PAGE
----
Just across the border in Russia, an ammunition depot in the Belgorod region burned after several explosions were heard, the governor said. Blasts were also reported in Russia’s Kursk region near the border, and authorities in Russia’s Voronezh region said an air defense system shot down a drone.
Earlier this week, an oil storage facility in the Russian city of Bryansk was engulfed by fire.
Ukrainian presidential adviser Mykhailo Podolyak hinted at the country’s involvement in the fires, saying in a Telegram post that “karma (is) a harsh thing.”
In other developments:
— The head of the International Atomic Energy Agency, Rafael Grossi, said the safety level at Europe’s largest nuclear plant, now under Russian occupation in Ukraine, is like a “red light blinking” as his organization tries in vain to get access to the Zaporizhzhia power station for repairs.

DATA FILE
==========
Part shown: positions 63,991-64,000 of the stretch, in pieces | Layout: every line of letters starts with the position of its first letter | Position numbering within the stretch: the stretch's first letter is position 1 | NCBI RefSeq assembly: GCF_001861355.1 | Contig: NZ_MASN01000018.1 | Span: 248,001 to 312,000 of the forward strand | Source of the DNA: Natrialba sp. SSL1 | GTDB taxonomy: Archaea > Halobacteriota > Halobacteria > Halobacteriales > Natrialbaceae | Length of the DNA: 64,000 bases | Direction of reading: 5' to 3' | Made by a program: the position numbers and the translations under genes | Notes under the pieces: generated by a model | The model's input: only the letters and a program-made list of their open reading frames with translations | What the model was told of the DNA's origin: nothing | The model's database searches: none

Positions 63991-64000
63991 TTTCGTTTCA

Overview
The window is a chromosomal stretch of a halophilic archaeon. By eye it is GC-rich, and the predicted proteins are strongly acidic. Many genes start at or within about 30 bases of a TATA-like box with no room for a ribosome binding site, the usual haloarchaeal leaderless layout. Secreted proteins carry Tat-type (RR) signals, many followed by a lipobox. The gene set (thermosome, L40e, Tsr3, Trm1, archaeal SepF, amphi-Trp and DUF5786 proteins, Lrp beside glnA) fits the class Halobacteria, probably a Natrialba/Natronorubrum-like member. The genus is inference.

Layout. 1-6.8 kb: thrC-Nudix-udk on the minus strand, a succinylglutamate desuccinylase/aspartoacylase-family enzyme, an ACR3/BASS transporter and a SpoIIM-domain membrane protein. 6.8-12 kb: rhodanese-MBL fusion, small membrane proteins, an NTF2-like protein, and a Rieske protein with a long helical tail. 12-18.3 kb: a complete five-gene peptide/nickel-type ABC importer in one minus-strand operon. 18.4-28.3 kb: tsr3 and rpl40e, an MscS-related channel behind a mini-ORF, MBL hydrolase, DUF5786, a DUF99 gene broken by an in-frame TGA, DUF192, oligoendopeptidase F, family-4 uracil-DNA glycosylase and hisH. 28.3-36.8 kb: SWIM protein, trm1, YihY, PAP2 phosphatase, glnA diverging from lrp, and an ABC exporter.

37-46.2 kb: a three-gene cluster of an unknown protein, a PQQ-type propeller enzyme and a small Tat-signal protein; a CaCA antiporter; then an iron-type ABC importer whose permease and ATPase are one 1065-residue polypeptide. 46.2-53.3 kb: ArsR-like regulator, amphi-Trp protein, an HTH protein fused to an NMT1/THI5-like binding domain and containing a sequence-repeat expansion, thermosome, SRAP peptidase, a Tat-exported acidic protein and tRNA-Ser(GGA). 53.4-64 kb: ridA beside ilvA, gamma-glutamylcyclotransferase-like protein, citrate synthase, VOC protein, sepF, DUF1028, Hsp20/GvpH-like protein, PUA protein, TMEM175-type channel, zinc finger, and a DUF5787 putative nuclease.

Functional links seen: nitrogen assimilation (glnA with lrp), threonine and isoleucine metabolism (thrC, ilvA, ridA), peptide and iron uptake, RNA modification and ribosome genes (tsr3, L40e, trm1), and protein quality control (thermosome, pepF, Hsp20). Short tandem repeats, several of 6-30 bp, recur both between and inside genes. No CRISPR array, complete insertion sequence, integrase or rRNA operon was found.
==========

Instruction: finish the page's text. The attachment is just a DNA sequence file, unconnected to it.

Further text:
— Amid rising tensions over gas, Moscow and Washington carried out a dramatic prisoner exchange, trading a Marine veteran jailed in Moscow for a convicted Russian drug trafficker serving a long prison sentence in the U.S.
With the help of Western arms, Ukrainian forces managed to thwart Russian forces’ attempt to storm Kyiv. Moscow now says its focus is the capture of the Donbas, Ukraine’s mostly Russian-speaking industrial heartland.
A defiant Putin vowed Russia will achieve its military goals, telling parliament, “All the tasks of the special military operation we are conducting in the Donbas and Ukraine, launched on Feb. 24, will be unconditionally fulfilled.”
Simone Tagliapietra, senior fellow at the Bruegel think tank in Brussels, said Russia’s goal in cutting off the flow of gas is to “divide and rule” — pit European countries against one another as they cast about for energy.